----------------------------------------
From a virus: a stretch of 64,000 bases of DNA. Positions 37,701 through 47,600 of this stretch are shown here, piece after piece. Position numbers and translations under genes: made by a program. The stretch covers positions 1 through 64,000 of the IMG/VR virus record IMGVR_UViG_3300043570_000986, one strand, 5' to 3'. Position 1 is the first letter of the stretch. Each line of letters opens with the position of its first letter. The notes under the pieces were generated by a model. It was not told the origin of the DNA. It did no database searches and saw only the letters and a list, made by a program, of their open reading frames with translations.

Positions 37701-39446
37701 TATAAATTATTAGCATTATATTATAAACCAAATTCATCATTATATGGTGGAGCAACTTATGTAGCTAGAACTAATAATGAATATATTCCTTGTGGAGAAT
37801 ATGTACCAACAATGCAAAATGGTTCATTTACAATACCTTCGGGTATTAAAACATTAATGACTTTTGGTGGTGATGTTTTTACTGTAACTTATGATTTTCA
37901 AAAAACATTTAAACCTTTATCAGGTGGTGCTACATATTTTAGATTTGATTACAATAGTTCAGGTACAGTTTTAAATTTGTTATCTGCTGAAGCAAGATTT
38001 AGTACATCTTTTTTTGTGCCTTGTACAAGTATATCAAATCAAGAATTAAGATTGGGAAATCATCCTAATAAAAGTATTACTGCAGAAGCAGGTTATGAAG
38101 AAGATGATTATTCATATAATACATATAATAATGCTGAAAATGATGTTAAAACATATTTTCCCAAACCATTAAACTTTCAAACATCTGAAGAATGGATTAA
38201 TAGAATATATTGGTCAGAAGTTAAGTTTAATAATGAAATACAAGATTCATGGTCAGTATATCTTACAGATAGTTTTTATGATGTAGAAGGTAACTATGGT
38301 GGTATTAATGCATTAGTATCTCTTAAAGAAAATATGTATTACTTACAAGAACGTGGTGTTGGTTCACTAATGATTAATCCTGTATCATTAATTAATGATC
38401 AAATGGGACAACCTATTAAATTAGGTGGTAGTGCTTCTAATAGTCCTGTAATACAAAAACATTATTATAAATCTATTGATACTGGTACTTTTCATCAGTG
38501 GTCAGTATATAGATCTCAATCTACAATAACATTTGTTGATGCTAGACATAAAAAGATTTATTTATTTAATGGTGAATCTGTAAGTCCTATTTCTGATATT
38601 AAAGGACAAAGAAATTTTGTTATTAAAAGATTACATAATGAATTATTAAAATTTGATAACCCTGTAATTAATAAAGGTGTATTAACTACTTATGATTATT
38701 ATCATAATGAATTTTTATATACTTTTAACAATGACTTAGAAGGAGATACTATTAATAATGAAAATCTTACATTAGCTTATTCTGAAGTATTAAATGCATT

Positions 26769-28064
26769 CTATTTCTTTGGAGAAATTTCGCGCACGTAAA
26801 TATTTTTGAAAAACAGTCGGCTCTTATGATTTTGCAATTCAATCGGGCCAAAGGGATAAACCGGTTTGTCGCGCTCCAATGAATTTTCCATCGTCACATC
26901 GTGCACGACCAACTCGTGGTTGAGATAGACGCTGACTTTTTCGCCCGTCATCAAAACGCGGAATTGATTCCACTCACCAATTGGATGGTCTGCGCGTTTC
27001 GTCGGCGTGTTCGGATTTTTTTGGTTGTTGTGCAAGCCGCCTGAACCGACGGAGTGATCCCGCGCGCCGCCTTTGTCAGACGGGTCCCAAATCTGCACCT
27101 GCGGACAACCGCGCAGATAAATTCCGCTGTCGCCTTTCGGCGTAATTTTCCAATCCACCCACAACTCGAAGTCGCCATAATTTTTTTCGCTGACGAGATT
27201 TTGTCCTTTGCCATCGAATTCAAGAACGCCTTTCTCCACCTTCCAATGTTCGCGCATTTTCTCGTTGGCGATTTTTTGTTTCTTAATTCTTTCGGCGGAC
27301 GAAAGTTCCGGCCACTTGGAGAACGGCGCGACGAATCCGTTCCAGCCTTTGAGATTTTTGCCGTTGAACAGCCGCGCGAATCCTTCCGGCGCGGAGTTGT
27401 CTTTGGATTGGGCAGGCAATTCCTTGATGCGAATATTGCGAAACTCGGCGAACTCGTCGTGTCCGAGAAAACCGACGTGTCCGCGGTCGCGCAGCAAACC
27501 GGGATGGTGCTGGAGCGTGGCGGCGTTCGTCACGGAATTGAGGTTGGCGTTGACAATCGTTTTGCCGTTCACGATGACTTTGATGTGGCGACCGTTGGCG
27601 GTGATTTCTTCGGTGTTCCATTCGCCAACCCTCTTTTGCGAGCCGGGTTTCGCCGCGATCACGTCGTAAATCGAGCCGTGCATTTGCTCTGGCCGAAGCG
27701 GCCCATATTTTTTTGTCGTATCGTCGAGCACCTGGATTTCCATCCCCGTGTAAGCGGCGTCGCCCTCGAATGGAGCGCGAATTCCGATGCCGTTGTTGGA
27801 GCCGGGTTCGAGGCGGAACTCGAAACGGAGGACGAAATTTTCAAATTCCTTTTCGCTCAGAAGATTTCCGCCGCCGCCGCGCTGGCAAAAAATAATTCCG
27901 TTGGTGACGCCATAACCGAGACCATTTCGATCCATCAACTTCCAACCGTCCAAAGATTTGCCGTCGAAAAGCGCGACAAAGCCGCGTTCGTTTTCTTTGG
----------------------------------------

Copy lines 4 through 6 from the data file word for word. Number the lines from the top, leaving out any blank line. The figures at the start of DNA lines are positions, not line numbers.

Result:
37801 ATGTACCAACAATGCAAAATGGTTCATTTACAATACCTTCGGGTATTAAAACATTAATGACTTTTGGTGGTGATGTTTTTACTGTAACTTATGATTTTCA
37901 AAAAACATTTAAACCTTTATCAGGTGGTGCTACATATTTTAGATTTGATTACAATAGTTCAGGTACAGTTTTAAATTTGTTATCTGCTGAAGCAAGATTT
38001 AGTACATCTTTTTTTGTGCCTTGTACAAGTATATCAAATCAAGAATTAAGATTGGGAAATCATCCTAATAAAAGTATTACTGCAGAAGCAGGTTATGAAG